Following an easy pregnancy, Kathryn and Zach were ready, and thrilled, in 2018 to meet their first child: a baby boy they named Liam.
But as soon as he was born, doctors and nurses at the Rockford, Illinois, hospital were surprised to find an opening larger than a quarter around his bladder.
“They had only heard of the condition, bladder exstrophy, in textbooks,” said Kathryn.
A rare condition, bladder exstrophy occurs when the bladder or bowel does not form properly in utero. The condition requires complex surgical reconstruction and other treatments. Sometimes it can be diagnosed following ultrasounds before a baby is born, but in other cases, like Liam’s, health care providers see the opening and make the diagnosis only after birth.
Just hours after he was born, Liam was taken by ambulance to a hospital in Madison, Wisconsin, where specialists confirmed he had bladder exstrophy.
“There was so much going on and so quickly. It felt overwhelming,” Kathryn said, but added that she and Zach found comfort in knowing the condition was not life-threatening.
More common in males than females, the condition can lead to issues later in life with urination and other functions, but in most cases, surgical treatment reduces these complications.
The surgeon in Madison referred Liam’s family to Earl Cheng, MD, at Ann & Robert H. Lurie Children’s Hospital in Chicago.
“He was retiring and told us ‘my good friend Earl Cheng knows everything about this condition,’” Kathryn recalled.
The parents headed to Chicago with their newborn.
Dr. Cheng, and Lurie Children’s urologist and surgeon Elizabeth Yerkes, MD, direct the hospital’s bladder exstrophy program, along with exstrophy team member Diana Bowen, MD. Kathryn said Dr. Cheng’s expertise in the condition was obvious to her and Zach almost as soon as they met with him.
“There’s something very calming about Dr. Cheng. He was just on top of everything, telling us exactly what the condition is, the treatment process and how it would work,” Kathryn said.
In addition to co-leading the exstrophy team, Dr. Cheng is the division head of urology at Lurie Children’s and also a professor of urology at the Northwestern University Feinberg School of Medicine in Chicago. He helms a team of researchers and a Midwestern consortium of children’s hospitals, which aims to identify advances and best practices in bladder exstrophy treatment.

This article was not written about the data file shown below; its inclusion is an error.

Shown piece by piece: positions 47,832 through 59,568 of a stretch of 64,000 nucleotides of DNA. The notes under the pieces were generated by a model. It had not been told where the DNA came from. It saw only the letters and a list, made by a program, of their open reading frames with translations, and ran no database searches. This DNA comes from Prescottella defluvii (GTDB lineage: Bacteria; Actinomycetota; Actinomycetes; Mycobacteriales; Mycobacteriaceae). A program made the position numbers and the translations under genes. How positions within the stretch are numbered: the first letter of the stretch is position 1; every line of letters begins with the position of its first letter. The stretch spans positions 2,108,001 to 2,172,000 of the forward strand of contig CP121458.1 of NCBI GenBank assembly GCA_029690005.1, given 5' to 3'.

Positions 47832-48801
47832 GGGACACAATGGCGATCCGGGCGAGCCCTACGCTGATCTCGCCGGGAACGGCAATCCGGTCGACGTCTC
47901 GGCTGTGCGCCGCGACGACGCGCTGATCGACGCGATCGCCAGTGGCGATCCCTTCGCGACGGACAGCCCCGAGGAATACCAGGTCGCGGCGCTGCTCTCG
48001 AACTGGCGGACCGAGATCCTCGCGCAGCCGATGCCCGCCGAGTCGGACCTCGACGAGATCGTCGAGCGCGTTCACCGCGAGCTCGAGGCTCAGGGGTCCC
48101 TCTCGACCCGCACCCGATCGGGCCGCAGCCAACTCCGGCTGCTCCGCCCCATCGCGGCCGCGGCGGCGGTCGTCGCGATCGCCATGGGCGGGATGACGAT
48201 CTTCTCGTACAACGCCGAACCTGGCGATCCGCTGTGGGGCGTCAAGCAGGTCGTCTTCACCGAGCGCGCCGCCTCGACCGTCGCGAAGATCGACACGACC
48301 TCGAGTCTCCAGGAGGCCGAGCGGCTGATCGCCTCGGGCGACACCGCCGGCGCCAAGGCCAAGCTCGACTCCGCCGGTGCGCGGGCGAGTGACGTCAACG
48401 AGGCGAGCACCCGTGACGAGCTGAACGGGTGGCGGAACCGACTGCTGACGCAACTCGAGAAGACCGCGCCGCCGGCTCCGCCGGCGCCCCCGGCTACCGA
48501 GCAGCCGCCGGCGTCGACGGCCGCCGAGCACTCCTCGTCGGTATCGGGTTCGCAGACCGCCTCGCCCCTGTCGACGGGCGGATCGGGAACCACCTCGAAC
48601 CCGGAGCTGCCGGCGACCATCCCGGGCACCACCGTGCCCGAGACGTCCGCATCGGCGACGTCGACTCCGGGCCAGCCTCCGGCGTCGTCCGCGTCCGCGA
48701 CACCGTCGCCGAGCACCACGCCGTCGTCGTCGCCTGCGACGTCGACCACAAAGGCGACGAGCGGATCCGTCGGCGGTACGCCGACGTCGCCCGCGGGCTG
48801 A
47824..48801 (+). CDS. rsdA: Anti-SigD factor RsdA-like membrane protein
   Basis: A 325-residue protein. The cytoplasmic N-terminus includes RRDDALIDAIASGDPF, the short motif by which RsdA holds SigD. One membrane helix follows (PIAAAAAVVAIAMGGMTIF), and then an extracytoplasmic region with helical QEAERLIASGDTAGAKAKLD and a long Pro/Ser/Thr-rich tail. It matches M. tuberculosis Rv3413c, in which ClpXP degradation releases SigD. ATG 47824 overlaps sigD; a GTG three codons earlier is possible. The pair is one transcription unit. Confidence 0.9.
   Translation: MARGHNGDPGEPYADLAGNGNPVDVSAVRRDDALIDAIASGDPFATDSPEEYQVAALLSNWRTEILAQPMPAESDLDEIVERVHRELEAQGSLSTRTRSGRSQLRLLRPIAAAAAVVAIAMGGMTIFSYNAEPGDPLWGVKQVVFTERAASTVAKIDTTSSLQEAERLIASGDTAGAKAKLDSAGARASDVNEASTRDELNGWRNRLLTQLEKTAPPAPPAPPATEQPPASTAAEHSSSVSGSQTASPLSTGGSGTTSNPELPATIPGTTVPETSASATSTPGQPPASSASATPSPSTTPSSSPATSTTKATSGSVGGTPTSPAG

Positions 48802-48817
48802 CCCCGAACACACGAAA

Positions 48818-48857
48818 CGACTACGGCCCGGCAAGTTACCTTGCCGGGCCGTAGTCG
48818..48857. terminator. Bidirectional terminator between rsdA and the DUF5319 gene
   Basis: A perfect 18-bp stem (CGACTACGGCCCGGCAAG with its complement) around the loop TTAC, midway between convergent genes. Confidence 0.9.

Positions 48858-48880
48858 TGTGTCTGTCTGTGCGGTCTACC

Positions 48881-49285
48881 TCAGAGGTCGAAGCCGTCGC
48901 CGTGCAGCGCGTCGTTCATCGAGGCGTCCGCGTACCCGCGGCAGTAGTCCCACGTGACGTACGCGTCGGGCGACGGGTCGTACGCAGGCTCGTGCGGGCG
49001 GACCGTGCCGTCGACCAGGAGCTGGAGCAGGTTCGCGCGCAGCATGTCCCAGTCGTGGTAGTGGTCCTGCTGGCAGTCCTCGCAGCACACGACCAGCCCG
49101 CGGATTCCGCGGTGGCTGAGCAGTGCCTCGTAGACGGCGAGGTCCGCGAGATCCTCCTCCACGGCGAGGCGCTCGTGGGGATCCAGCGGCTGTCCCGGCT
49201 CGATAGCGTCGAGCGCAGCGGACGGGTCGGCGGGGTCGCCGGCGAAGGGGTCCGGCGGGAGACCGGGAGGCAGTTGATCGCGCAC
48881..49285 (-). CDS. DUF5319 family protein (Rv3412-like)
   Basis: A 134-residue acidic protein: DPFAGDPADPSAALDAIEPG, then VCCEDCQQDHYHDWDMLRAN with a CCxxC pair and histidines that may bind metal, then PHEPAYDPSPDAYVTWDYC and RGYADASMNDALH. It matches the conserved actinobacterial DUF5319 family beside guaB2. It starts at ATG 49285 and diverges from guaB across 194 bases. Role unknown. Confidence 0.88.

Furthermore, earlier this year, Lurie Children’s was recognized as a premier provider of treatment for bladder exstrophy. It is among nine children’s hospitals in the U.S. on the Association for the Bladder Exstrophy Community’s Centers of Excellence list, designating it as a program that meets the highest standards of treatment for the condition.
“We knew we were in amazing hands,” Kathryn said.
Bladder exstrophy appears differently in each patient and presents a wide range of potential complications and abnormalities. Necessary surgeries and treatment, therefore, vary by patient.
With more surgeries and perhaps medication, some bladder exstrophy patients can achieve bladder control without needing regular assistance from a catheter. Others may need intermittent assistance from a catheter to urinate.
Liam’s exposed bladder and urethra meant his body was unable to hold urine, so Dr. Cheng and his team needed to close the exposure and rebuild Liam’s genitals in two separate surgeries.
Kathryn said Dr. Cheng explained to her family every step of the process for Liam, who would endure the first at age four months.
After the first surgery, Kathryn, a kindergarten teacher, and her husband, an accountant, had to learn how to care for their son while he was recovering, including managing a drainage bag for his urine and keeping his surgical incision clean.
“When we went home, it was hard not being steps away from the doctors and nurses, but they made sure we were confident to care of Liam for the rest of his recovery,” Kathryn said.
He had the second surgery at thirteen months. Liam had a catheter for about two weeks while in recovery, with which he had some issues.
“But Dr. Cheng and the urology team made sure that he was comfortable,” Kathryn said. “Liam recovered well from this procedure.”
Now Liam, who is 15 months old, spends his time at home meeting milestones, playing with his toy cars and trucks and chasing the family’s cocker spaniel, Ruby.
Like many patients with bladder exstrophy, he will need more surgeries later in his life. Dr. Cheng said the best plan for Liam is to wait at least two more years to see whether and how much Liam’s bladder grows, which will help determine the next steps.
In the meantime, Liam’s appointments with Dr. Cheng for scans and check-ups are growing further and further apart.
“We know Liam has a long road ahead of him, but we feel confident that Dr. Cheng and the Lurie Children’s team is ready to help,” Kathryn said. “We are so excited to see Liam continue to grow and develop and see who he grows up to be!”